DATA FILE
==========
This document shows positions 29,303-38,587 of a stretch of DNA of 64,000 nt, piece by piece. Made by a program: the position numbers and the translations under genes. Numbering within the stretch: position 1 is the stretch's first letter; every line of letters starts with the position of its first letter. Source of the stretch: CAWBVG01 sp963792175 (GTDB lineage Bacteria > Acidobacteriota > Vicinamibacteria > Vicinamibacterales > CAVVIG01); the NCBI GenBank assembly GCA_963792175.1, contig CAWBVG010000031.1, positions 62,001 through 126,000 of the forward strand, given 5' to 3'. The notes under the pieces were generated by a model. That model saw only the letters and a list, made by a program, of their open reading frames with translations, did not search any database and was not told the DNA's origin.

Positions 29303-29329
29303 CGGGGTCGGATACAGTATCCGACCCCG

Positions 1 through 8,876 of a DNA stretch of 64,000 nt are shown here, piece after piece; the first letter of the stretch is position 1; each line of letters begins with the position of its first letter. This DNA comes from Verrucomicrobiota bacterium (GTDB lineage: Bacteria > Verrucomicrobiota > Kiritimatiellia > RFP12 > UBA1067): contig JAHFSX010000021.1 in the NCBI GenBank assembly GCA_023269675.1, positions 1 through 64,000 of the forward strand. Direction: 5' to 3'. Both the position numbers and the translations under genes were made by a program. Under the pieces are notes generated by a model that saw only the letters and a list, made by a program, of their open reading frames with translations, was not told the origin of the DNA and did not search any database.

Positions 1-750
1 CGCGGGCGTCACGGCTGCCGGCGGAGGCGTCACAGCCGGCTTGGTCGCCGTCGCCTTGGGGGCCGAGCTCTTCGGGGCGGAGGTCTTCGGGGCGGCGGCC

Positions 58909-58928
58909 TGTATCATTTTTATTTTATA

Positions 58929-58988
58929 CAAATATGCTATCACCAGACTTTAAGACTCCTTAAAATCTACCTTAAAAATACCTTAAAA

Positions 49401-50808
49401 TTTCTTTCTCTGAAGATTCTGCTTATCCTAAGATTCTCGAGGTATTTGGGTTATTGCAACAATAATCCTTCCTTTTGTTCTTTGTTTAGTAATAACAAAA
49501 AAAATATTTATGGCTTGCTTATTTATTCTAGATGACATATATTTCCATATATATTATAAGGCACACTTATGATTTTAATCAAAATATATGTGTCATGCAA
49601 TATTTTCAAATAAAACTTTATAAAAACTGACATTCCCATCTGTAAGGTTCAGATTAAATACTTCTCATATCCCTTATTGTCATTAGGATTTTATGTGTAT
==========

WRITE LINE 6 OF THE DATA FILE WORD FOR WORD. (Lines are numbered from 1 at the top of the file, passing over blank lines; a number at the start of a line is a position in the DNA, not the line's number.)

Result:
1 CGCGGGCGTCACGGCTGCCGGCGGAGGCGTCACAGCCGGCTTGGTCGCCGTCGCCTTGGGGGCCGAGCTCTTCGGGGCGGAGGTCTTCGGGGCGGCGGCC